It’s hard to believe that Crowded House have been around since 1985, or that Neil Finn still has the drive and ambition to make the music that first spurred him on to join his brother’s group Split Enz after the departure of Phil Judd in 1977.
While Finn may give a wry Kiwi smile at being referred to as a national treasure in his homeland, that is the kind of status he has now achieved. Indie kids may have sneered when Crowded House rose to the top of the UK and USA charts in the late ’80s and early ’90s, but he has had the last laugh. His beautifully crafted pop songwriting is now f�ted by younger artists while flavours of the month have all returned to their day jobs.
The second instalment in the return of Crowded House, Intriguer follows 2007’s Time On Earth. That was a successful album, but a bit of a mixed bag artistically that reflected its genesis as a Finn solo project. This time around Finn has constructed a more cohesive, band-orientated collection.
Joined by long-time collaborators Nick Seymour and Mark Hart, with drummer Matt Sherrod fully bedded in as Paul Hester’s replacement, Intriguer also has guest appearances by Lisa Germano and Finn’s son Liam Finn.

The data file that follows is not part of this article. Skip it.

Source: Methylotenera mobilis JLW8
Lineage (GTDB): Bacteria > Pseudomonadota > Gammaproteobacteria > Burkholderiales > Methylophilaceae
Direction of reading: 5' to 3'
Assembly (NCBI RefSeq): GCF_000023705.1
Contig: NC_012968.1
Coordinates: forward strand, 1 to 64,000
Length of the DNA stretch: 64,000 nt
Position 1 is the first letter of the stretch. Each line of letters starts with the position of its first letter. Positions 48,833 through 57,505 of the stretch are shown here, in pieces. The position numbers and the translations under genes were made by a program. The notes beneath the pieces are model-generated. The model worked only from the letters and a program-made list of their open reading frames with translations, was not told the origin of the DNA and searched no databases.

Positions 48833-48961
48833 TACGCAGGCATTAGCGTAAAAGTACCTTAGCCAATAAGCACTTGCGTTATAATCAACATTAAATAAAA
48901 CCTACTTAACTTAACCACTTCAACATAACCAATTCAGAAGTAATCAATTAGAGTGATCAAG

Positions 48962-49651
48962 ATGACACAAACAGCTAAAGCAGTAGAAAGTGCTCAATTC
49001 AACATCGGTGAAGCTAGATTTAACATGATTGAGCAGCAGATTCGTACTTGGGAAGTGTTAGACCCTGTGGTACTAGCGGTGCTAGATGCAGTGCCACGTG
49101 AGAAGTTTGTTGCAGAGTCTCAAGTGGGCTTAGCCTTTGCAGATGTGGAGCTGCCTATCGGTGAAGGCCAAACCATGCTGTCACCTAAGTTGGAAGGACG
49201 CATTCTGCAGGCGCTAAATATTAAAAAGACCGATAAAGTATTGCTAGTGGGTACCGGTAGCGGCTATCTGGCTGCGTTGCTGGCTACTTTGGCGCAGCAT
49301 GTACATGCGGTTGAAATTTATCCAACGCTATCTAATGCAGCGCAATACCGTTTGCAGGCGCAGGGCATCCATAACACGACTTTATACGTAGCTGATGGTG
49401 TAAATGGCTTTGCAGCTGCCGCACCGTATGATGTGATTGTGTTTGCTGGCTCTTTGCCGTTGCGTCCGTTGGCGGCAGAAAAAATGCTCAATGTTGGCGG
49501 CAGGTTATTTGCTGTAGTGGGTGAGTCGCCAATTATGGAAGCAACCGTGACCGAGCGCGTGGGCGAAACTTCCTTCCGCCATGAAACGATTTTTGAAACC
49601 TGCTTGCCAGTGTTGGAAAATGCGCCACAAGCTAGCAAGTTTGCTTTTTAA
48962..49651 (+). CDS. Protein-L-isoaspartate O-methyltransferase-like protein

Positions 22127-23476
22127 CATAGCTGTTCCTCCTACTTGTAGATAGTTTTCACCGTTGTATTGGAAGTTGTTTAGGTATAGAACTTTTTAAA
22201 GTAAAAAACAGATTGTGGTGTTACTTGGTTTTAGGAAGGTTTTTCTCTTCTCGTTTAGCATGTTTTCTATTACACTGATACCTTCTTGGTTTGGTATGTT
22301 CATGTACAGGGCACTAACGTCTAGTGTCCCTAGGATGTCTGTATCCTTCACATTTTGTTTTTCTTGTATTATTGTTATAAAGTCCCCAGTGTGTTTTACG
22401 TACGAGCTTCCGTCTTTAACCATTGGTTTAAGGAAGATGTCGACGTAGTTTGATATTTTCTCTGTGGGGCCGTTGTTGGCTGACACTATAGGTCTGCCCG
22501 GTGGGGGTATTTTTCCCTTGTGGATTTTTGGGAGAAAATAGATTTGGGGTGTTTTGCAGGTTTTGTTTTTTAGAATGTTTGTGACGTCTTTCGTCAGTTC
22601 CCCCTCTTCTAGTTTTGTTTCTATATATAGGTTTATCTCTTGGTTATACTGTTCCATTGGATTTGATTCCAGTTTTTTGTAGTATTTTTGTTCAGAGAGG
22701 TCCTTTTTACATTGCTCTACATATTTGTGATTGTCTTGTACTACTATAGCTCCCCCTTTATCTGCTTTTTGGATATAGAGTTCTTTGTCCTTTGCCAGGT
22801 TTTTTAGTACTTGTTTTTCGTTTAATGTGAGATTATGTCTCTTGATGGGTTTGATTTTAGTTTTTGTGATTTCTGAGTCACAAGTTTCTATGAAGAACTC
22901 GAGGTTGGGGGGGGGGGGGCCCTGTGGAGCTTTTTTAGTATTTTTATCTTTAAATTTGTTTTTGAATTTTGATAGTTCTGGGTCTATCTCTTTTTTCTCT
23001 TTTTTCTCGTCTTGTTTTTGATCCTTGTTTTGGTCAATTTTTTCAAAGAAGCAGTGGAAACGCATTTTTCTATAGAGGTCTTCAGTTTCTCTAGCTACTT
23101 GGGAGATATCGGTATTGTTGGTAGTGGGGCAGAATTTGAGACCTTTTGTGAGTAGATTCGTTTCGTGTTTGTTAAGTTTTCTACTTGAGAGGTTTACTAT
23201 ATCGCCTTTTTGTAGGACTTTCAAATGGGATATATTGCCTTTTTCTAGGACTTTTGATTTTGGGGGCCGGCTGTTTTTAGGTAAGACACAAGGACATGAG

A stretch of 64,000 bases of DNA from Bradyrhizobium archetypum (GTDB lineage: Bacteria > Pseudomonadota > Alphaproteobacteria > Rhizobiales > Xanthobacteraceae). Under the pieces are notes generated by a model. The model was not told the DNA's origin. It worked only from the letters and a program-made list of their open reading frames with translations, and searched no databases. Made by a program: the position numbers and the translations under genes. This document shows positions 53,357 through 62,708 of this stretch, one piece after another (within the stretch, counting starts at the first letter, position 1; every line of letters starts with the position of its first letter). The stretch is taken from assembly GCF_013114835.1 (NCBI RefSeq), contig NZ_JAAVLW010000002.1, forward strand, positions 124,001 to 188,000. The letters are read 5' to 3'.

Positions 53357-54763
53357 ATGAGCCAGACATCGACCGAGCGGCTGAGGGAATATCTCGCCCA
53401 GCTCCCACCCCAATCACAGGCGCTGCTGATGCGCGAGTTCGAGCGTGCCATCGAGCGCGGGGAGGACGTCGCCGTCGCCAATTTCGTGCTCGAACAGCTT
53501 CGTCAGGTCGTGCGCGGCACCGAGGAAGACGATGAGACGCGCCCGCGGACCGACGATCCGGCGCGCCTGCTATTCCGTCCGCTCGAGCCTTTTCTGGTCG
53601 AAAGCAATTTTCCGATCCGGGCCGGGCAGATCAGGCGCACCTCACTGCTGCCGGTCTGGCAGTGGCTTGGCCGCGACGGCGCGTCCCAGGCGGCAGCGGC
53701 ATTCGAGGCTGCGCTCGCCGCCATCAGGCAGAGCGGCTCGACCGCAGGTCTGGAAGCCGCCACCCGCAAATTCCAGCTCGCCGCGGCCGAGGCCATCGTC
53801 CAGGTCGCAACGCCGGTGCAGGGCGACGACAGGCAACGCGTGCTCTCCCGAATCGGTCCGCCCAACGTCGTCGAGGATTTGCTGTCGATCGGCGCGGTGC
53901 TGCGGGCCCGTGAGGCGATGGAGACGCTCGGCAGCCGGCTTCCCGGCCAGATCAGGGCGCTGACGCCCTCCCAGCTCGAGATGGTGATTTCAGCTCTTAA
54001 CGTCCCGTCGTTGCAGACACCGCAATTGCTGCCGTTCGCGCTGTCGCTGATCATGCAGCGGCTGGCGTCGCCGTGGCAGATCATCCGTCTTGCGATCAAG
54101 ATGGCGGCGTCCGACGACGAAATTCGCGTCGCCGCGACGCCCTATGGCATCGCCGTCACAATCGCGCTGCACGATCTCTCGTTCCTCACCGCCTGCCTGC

It is Liam who casts the most unexpected influence on proceedings. The eclectic nature of his superb I’ll Be Lightning seems to have rubbed off on the old man. Intriguer is the most experimental Crowded House album since Together Alone, with the tricky nuances of, say, Falling Dove and Archers Arrows a far cry from the chart-bound simplicity of previous hits such as Weather With You and Don’t Dream It’s Over.
There were hints of this playful experimentalism on Time On Earth, although that album ultimately came bogged down in too many easy mid-tempo melodies. At times Intriguer recalls the open-mindedness of Finn’s solo work. It struggled to match the commercial impact of Crowded House, so he is taking a chance here.
Finn is old and wise enough to know the rules of the game though, and give this album repeated spins and the insistent melodies of Isolation and Twice If You’re Lucky seep into the pores. Unlike Time On Earth the album never settles into a groove, consistently throwing up delightful little surprises throughout that demonstrate that Finn is more than just a catchy tunesmith.
He has also maintained his knack of expressing universal truths in a few well-chosen words, an ability he shares with Paul McCartney. The chorus of Twice If You’re Lucky (“These are times that come, only once in your life or twice if you’re lucky”) may seem trite written down, but brings a lump to the throat on record.
The record buying public took the difficult Time On Earth to their hearts, maybe swayed by the return of one of pop’s most beloved groups and the tragic death of Paul Hester in 2005. Intriguer will have to stand or fall on its own merits. If there is any justice in the world it will be a bestseller.